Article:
What I think may happen now is Drew is locked up and he had a way of controlling people like Tom Morphey; like Pachek in this case. These people that he could control, it may be that now that he`s locked up forever, somebody is going to come out of the woodwork that will give a little extra push to Stacy`s case. But without that I don`t think they need it.

I think you hit it on the head before. They`re going to use this as an aggravating factor at the sentence. They`re going to give him his due. He`s going to be in prison for the rest of his life. They don`t need to do Stacy`s case unless there`s a little bit more evidence.

VELEZ-MITCHELL: Well, they do it for Stacy Peterson`s family. That family needs closure and it`s not just about keeping him behind bars. It`s about justice, and being told that, "Hey, we got justice." So there`s still work to do.

More on the other side.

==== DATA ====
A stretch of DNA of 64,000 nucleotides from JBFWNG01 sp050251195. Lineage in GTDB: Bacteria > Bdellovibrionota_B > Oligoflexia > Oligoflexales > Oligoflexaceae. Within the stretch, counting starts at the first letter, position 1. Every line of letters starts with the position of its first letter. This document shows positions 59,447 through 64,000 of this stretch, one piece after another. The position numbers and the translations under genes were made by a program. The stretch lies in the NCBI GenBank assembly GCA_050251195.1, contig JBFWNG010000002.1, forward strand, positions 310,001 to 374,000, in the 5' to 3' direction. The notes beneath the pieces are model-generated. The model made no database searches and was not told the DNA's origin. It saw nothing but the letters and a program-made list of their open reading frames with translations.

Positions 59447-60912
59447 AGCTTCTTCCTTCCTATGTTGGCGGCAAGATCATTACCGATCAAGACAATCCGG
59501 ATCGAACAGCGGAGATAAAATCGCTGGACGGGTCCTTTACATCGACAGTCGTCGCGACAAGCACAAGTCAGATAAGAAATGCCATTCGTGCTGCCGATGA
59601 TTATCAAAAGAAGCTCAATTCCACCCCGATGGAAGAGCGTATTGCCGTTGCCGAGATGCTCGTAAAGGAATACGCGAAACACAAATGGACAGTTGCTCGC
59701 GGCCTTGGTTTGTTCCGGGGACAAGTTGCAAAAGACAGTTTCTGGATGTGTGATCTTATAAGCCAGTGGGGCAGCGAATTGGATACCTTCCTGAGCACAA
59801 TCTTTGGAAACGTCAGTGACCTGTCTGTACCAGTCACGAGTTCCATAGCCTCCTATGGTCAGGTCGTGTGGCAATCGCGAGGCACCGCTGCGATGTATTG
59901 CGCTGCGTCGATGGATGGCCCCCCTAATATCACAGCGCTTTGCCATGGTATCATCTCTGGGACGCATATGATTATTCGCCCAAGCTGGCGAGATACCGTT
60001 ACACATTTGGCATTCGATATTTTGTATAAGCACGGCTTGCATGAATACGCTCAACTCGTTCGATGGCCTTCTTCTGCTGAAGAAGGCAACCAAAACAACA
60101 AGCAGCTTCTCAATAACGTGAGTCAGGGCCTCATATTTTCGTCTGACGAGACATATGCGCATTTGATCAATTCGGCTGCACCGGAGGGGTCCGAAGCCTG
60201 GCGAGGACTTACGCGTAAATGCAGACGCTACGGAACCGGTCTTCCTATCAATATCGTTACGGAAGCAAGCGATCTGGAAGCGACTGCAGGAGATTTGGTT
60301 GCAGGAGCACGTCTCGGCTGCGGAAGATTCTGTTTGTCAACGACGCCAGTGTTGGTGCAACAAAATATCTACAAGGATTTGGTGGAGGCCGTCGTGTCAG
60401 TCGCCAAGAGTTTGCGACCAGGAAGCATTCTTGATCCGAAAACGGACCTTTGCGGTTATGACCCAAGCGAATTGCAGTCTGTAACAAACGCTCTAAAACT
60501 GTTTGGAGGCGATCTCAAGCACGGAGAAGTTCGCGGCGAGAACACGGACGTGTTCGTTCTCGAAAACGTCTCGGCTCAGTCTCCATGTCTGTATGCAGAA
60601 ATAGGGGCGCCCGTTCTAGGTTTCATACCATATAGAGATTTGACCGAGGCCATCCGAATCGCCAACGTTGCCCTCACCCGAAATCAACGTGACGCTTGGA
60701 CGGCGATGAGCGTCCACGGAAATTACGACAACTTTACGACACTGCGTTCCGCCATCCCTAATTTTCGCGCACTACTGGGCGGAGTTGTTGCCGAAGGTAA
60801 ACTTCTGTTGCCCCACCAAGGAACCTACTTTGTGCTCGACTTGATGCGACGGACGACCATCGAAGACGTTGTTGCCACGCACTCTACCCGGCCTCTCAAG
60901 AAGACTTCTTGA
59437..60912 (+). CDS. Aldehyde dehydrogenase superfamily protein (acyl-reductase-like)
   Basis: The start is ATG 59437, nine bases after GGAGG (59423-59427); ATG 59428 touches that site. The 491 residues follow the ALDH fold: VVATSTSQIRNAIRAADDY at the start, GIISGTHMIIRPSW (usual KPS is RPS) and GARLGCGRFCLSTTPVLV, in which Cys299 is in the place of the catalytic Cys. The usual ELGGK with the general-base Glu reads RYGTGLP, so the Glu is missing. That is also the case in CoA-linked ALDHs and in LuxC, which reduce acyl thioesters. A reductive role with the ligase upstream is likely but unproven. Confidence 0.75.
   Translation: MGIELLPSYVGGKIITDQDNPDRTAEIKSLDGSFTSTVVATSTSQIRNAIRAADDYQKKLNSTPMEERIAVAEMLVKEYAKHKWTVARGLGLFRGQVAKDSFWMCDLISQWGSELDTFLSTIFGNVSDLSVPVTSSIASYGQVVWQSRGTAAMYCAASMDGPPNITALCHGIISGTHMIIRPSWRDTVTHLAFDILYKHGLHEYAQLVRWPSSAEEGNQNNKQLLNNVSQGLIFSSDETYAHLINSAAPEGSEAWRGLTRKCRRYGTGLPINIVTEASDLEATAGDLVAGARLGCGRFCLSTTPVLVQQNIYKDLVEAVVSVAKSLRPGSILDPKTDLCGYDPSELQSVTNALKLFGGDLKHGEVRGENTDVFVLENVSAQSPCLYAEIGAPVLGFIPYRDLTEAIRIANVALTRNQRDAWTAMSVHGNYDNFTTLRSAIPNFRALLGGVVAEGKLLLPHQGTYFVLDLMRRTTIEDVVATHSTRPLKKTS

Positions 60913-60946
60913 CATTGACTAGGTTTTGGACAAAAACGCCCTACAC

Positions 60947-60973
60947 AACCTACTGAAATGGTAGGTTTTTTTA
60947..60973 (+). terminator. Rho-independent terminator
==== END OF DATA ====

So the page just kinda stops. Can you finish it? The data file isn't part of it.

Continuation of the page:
NICK SAVIO: I`ll never have my sister again. I still have to go see her at the cemetery. But, at least I know that she got justice at the hands of that cold-blooded killer up there. The Savio family is so thankful that this day has finally come. And that Kathleen has finally received justice. It has been for a very long time in coming.


VELEZ-MITCHELL: Family members of victim Kathleen Savio, joyous, emotional, crying. People are singing outside court. Boy, we have waited so long. I was talking to somebody yesterday who said "I was in high school when Kathleen Savio slipped in the tub."

Mike Brooks, HLN law enforcement analyst, again patient for -- sitting through all this. What`s the take away here?

MIKE BROOKS, HLN LAW ENFORCEMENT ANALYST: The take away is there was justice for Kathleen Savio today. You saw her baby brother Nick there, just full of emotion. They were very, very measured during the whole trial. But now just a flood of emotion of what these people have been going through for years, Jane.

There`s justice for Kathleen Savio. We hope to get justice for Stacy Peterson.

VELEZ-MITCHELL: Holly Hughes, for me it boils down to domestic violence. If you`re called 18 times to somebody`s home, there`s a big problem.

We are out of time, but I have to say that this is a victory for all women, all women, particularly who have suffered domestic violence. You are being taken seriously and you will ultimately get justice, too.